In a panic, I emailed a few close writer friends who in no time put together a fun plan, donated awesome swag and, come Thursday morning, the interwebs were plastered with THE SOUND OF LETTING GO. More than amazed and delighted, I was so very deeply touched by the support of my friends--and of the entire book-loving internet community. Third translation: I've teared up quite often these last few days.

This morning, I felt a sudden pressure to write an amazing blog post for all my new followers and friends of TSoLG. But the only words I really want to say today are...THANK YOU.

Final translation: Everyone reading this post today is awesome and wonderful and amazing. My gratitude is boundless. My heart is full.

NOW, THE QUESTION. And it's a BIG one (okay, more than one):
  • What does is mean to be a writer-blogger today versus when I began in 2007 (here are my first two posts) before the economic debacle of 2008...before the implosion of Borders and before the explosion of self-publishing?
  • What does it mean to be a midlist writer (like me) who doesn't get a huge publicity/marketing budget from her traditional publisher and who is also an avid Tweeter/Blogger with awesome friends in these online book worlds?
  • In the wake of all this cover-love gratitude, how can I pay it forward and remain true to my own book and business aesthetics?
  • Are there changes to be made?
Please share your thoughts by commenting on this post and I'll include some of your insights in a"trying to answer some big questions" post next Monday. Meanwhile. Again. Thank you!

Thursday, June 13, 2013

THE SOUND OF LETTING GO has a cover! Plus prizes & Bookanista fun!


But, before I post that picture, I have to send HUGE THANKS OF THANKFULNESS (yeah, that's quality writing) to the AMAZING Elana Johnson who put together all the cover-reveal celebration happening around the interwebs today. She is incredible, a true writer's writer and supporter of everything book. Go over to HER BLOG today and send her shiny comments of awesome. And now, without further ado, here it is...

Oooh, pretty. And left-aligned, like the verses inside. Speaking of which, here's a tiny taste of what's between the covers...

My mother keeps things organized.
Our lives in labeled albums,
Our showpiece house in designer paint colors
Vacuumed, swept, so pretty that if you just looked
You might want to come inside.
But if you listened,
You’d hear another story:
Incomprehensible wailing,
Shouting, urgent phone calls,
Crying You'd want to ask if a monster
Lived in our house.
I am not sure how I'd answer.
WANNA WIN AN ARC?  Or an SWAG PRIZE OF AWESOME from Elana, Gretchen McNeil, Carrie Harris & Jessi Kirby?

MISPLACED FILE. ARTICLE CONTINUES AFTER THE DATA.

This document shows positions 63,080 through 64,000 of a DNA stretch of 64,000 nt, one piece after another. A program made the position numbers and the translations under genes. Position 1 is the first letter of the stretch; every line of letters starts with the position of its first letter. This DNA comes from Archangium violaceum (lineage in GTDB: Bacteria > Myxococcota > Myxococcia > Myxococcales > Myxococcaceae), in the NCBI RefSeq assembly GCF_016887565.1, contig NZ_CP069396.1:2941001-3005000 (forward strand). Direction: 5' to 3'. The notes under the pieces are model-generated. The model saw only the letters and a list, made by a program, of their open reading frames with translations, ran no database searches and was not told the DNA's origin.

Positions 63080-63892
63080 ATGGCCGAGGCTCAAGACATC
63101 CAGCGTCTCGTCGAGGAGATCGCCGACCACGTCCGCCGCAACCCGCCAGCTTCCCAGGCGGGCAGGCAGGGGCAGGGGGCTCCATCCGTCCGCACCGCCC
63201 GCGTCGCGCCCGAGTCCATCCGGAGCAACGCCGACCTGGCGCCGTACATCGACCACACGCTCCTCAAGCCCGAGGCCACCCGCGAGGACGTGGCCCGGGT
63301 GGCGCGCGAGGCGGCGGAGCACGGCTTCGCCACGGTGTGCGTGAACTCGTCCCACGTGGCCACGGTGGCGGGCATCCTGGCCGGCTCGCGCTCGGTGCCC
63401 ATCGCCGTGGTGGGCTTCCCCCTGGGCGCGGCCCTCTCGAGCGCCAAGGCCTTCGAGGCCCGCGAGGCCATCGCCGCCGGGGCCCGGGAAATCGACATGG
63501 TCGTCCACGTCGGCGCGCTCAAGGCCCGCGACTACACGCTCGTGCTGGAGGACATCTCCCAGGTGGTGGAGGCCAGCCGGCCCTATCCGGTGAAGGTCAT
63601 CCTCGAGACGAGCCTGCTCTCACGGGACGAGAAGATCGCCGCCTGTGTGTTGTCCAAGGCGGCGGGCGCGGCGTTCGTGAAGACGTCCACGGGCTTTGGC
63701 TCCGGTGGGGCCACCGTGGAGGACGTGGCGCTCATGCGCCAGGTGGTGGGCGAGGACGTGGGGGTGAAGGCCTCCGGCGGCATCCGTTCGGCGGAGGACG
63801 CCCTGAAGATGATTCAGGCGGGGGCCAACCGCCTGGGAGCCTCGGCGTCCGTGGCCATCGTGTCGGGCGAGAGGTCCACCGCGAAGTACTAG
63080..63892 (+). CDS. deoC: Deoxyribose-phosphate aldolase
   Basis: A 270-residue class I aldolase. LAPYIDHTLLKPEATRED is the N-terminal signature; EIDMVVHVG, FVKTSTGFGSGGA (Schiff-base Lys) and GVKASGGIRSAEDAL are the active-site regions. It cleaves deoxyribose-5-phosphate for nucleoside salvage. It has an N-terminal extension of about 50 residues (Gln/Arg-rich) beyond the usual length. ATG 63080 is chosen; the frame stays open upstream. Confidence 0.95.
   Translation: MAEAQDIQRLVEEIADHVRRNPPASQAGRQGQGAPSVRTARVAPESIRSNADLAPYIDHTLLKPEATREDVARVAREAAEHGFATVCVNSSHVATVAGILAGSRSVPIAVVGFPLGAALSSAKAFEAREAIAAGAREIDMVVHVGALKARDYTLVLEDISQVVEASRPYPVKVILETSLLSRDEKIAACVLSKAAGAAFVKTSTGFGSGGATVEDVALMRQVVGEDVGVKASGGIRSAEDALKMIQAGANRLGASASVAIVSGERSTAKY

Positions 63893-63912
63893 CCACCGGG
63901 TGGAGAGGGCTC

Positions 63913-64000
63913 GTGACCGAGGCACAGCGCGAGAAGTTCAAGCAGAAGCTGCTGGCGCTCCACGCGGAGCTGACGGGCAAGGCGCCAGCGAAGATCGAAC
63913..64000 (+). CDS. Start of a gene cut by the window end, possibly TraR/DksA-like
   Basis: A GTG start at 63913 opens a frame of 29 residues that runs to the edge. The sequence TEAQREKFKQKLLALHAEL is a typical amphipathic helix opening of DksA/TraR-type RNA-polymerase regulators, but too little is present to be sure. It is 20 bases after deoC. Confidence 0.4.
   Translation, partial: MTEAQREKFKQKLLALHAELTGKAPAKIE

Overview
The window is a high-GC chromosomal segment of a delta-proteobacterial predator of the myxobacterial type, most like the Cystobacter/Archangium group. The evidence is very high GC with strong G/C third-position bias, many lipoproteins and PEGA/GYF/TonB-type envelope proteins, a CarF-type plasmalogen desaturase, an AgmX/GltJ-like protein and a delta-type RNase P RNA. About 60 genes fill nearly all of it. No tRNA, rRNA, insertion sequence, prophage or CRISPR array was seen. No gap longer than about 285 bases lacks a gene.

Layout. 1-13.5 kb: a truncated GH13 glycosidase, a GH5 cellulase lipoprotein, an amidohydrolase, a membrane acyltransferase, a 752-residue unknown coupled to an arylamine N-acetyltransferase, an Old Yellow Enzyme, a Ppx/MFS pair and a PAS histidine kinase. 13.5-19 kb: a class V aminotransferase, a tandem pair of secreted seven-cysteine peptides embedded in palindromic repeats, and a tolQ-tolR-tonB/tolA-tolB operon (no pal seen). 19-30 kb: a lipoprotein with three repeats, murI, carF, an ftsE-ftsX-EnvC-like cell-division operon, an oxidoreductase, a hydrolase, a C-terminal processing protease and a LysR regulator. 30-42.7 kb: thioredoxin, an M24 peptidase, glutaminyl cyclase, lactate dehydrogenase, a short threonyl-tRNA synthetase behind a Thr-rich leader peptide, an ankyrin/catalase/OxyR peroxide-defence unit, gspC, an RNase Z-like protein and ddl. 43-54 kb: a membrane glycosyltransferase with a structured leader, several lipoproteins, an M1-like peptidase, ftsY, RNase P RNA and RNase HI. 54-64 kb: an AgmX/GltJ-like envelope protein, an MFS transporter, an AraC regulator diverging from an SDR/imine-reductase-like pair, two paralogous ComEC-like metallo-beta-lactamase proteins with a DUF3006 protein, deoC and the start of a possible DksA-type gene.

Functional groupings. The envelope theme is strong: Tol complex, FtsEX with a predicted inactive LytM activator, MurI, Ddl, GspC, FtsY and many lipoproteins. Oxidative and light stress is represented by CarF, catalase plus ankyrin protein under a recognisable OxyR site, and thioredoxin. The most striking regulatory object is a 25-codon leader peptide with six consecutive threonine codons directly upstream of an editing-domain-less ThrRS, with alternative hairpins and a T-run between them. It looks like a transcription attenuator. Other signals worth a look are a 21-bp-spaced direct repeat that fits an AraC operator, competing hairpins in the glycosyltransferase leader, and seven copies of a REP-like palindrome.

a Rafflecopter giveaway

Need MORE book love today? Visit some more Bookanistas!

Lenore Appelhans  wonders at ALL YOU NEVER WANTED by Adele Griffin
Shari Arnold loves SOMETHING LIKE NORMAL by Trish Doller

Tracy Banghart embraces IMPOSTOR by Susanne Winnacker
Shelli Johannes-Wells  delights in Cory Doctorow’s LITTLE BROTHER and HOMELAND

Nikki Katz gets the shivers for 3:59 by Gretchen McNeil
Carolina Valdez Miller sings out for the cover of THE SOUND OF LETTING GO
Jessica Love raves about ROAD TO TATER HILL by Edith M. Hemingway
Katy Upperman celebrates THE SEA OF TRANQUILITY by Katja Millay

Monday, June 10, 2013


Three big series are concluding this year. Three best-selling series by amazing women. And I have only read the first book of one of them, Lauren Oliver's DELERIUM (which I LOVED, btw). Sigh. This is one of those astonishing gaps in my reader-education.  Here are the series...

How lame am I? Do you worry about any holes in your reading experience? What must-read series have you missed? Anybody out there still a Harry Potter naif? Or a Hunger Games newbie?

Thursday, June 6, 2013


Yes, I am late to the party for Stephen Chbosky's spectacular novel, originally published in 1999. Okay, very late. I can vividly remember conversations with writers, bloggers and others who, tears-in-eyes talked about the beauty and power of this book. But somehow, it never reached the top of my tbr list. Then, last month, I bought the book-on-CD for a long road trip. I was driving in the car with an 18yo, a 12 yo and a 7yo. Oops. Just a few chapters in, off went THE PERKS and on went the show tunes. But I was already hooked and could not wait to get home and start listening on my loops HOME after dropping the younger kids at school, or driving to my exercise classes. Heck, I'll admit it, I spent more than one half-hour in the grocery store parking lot just listening.

It is a gorgeous book. The format, an epistolary novel with each letter addressed to "Dear Friend," draws you in, and keeps you wondering to whom these heart-wrenching and powerfully honest disclosures are being made. The main character, Charlie, is so relatable because, even though everyone is not a wallflower, everyone has experienced, like Charlie, horrific moments of loneliness and joyous moments of feeling connected to others--feeling "infinite."